Do you coordinate with universities and other institutes and companies to conduct this research?

We have built up a great web of network of local and international entities. Academics can conduct most of the fundamental sciences while we do the applied sciences, and in that sense we complement each other. We are mostly interested in products, the production process, and the commercialization of our research. Internationally, we collaborate through a number of sectoral and branch-specific partnerships, which among others include the Food and Agriculture Organization of the United Nations (FAO), the Asia Pacific Association of Research Institutes (APAARI), the Institute of Rice Research (IRRI), the Council for Rice Research in Asia (CORRA), the Food and Fertilizer Technology Centre (FFTC), and The World Vegetable Centre (AVRDC). We are also active in collaborating with many institutions across the regions and are active contributors to many ASEAN and APEC programs. These not only present test cases for our own ideas but also identify global trends in the industry. We also collaborate with international companies such as Nestle and BASF to ensure our products not only benefit our nation but are able to penetrate world markets as well.

How should rice production in Malaysia innovate?

As a staple food of Malaysia, it is of great importance to sustain the rice industry. However, rice is a challenging industry for Malaysia by virtue of its high cost of production compared to the current world price. Over the years, MARDI has developed more than 40 rice varieties, and they are planted in more than 90% of Malaysian granary areas. However, with climate change and new types of pests and diseases, it is always recommended to cultivate new varieties to combat disease and have resistant yields. Flavored and colored rice are other products that we look into, especially since colored rice has many health benefits. We launched a program called Eat a Rainbow, for which we currently promote eating colored agriculture produce including red and black rice. As a rule of thumb, a diet comprising seven colors a day keeps the doctor away; therefore, it is part of a nutritious diet to introduce more colors into one’s diet. Colored food has anthocyanins, which is important to combat cancer. This fits with the growing trend in urban centers in which people opt for a few spoonfuls of quality rice rather than a bowl of lower-quality rice.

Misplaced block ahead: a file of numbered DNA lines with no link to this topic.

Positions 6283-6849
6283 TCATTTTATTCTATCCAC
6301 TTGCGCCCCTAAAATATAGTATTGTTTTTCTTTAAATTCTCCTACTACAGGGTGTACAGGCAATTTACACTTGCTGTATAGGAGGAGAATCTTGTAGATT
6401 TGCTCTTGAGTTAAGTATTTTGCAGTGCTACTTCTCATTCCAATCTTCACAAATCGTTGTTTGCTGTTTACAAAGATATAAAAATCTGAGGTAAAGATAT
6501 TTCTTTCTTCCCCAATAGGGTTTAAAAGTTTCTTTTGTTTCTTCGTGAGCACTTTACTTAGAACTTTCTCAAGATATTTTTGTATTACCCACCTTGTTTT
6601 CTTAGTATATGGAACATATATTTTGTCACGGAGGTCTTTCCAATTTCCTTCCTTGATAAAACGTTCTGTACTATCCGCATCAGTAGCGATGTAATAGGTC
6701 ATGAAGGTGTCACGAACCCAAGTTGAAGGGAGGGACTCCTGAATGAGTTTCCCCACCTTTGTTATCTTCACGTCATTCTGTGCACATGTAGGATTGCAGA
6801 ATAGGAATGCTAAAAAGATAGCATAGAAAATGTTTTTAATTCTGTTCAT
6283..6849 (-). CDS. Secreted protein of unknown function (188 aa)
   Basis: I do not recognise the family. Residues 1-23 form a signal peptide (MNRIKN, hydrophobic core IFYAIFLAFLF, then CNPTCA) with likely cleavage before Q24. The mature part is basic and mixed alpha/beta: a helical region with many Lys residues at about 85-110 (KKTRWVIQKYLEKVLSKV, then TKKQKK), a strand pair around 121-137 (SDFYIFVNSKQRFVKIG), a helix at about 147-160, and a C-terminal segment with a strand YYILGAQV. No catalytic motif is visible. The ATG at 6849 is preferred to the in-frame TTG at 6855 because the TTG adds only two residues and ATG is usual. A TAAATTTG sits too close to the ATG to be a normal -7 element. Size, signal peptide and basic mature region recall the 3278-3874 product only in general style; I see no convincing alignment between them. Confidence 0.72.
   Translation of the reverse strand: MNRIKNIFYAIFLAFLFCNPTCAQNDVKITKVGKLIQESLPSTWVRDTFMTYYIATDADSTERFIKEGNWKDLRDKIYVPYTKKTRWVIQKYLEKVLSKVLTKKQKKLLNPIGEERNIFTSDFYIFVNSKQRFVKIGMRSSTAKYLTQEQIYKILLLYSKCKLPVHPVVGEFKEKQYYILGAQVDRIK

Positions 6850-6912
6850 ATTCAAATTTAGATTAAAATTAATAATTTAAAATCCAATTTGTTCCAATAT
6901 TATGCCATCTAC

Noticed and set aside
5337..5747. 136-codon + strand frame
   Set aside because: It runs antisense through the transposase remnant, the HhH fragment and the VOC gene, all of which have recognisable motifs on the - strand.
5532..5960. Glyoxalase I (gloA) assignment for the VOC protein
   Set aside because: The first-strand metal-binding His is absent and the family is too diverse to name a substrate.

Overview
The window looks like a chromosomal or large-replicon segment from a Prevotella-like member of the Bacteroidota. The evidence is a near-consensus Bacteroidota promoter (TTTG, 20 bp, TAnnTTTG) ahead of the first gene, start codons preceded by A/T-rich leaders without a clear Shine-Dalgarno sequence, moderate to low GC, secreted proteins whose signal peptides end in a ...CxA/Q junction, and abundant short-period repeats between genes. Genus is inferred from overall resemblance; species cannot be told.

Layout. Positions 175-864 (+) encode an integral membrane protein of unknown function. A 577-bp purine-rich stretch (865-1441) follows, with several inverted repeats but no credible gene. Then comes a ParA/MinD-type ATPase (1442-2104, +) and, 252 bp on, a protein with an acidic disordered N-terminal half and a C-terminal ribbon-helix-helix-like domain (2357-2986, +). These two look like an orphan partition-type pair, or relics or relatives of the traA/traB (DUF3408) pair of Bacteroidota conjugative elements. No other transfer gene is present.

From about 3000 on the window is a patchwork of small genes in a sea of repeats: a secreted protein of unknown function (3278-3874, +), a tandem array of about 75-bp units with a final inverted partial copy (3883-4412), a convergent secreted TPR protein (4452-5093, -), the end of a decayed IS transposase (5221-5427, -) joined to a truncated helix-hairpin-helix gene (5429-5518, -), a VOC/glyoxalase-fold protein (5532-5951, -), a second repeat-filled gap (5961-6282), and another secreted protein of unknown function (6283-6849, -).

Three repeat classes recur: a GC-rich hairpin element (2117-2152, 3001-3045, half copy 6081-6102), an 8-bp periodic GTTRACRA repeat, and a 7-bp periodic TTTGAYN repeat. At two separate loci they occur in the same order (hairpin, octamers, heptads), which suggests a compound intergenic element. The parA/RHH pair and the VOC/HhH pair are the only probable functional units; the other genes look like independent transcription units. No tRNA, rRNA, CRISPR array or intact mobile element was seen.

What are your ambitions for the years ahead?

Leveraging the success of the MySaveFood initiative, we wish to create new boundaries and make more positive impacts to the country’s agriculture industry. There are many other initiatives we are working on but one global trend we are looking into at the moment is superfoods, which has attracted a great deal of attention. For example, we have developed honey from stingless bees or “kelulut” and seek to commercialize this unique product. This honey has quite a different composition and has at least four to 10 times the amount of antioxidants and a lower percentage of reducing sugar compared to commercial honey. It has great health benefits and can treat ulcers or be applied to skin as well. We launched this product under our new brand and packaging — Nutrima by MARDI. We pledge to also continue focusing on developing public goods and technologies while understanding challenges to our agricultural industry such as climate change. This includes promoting new varieties and new agricultural practices to respond to higher temperatures, drought, or flooding in certain areas. Mechanization is the way forward in our industry as a whole, and we need to extend more effort into precision farming in order to import less labor. One challenge, which is an issue for the R&D sector in general, is visibility. We have to increase the visibility of MARDI so that the nation is aware and can utilize our many outputs developed over the years. To do this, commercialization of our research findings is now among one of our most important agenda. We have developed the MARDI logo as a symbol for quality innovation, and products which carry the MARDI logo will be automatically recognized as a high quality and reliable agriculture product. This is the way we create greater visibility amongst consumers and we hope this will encourage many young ‘agri-preneurs’ to venture into agriculture, materialize their ideas, and use our branding.